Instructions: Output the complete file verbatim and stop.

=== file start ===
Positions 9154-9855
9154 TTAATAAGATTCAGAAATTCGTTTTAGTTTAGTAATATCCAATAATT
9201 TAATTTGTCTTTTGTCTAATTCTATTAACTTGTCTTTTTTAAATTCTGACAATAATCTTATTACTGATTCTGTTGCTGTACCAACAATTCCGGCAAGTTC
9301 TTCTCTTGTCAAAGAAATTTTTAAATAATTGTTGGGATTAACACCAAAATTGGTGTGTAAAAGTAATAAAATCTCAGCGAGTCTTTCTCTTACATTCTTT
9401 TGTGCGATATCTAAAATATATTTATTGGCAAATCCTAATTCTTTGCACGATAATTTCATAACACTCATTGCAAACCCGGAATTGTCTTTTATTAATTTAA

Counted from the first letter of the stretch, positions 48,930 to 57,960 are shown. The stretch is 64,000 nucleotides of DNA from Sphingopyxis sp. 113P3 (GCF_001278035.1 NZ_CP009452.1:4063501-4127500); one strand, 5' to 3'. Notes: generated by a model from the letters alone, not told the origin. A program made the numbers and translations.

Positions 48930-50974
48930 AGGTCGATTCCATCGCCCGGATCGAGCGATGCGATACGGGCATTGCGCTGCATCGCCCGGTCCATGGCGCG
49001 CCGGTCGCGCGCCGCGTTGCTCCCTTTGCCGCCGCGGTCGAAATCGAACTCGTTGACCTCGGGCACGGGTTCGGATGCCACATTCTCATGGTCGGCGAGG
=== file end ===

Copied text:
Positions 9154-9855
9154 TTAATAAGATTCAGAAATTCGTTTTAGTTTAGTAATATCCAATAATT
9201 TAATTTGTCTTTTGTCTAATTCTATTAACTTGTCTTTTTTAAATTCTGACAATAATCTTATTACTGATTCTGTTGCTGTACCAACAATTCCGGCAAGTTC
9301 TTCTCTTGTCAAAGAAATTTTTAAATAATTGTTGGGATTAACACCAAAATTGGTGTGTAAAAGTAATAAAATCTCAGCGAGTCTTTCTCTTACATTCTTT
9401 TGTGCGATATCTAAAATATATTTATTGGCAAATCCTAATTCTTTGCACGATAATTTCATAACACTCATTGCAAACCCGGAATTGTCTTTTATTAATTTAA

Counted from the first letter of the stretch, positions 48,930 to 57,960 are shown. The stretch is 64,000 nucleotides of DNA from Sphingopyxis sp. 113P3 (GCF_001278035.1 NZ_CP009452.1:4063501-4127500); one strand, 5' to 3'. Notes: generated by a model from the letters alone, not told the origin. A program made the numbers and translations.

Positions 48930-50974
48930 AGGTCGATTCCATCGCCCGGATCGAGCGATGCGATACGGGCATTGCGCTGCATCGCCCGGTCCATGGCGCG
49001 CCGGTCGCGCGCCGCGTTGCTCCCTTTGCCGCCGCGGTCGAAATCGAACTCGTTGACCTCGGGCACGGGTTCGGATGCCACATTCTCATGGTCGGCGAGG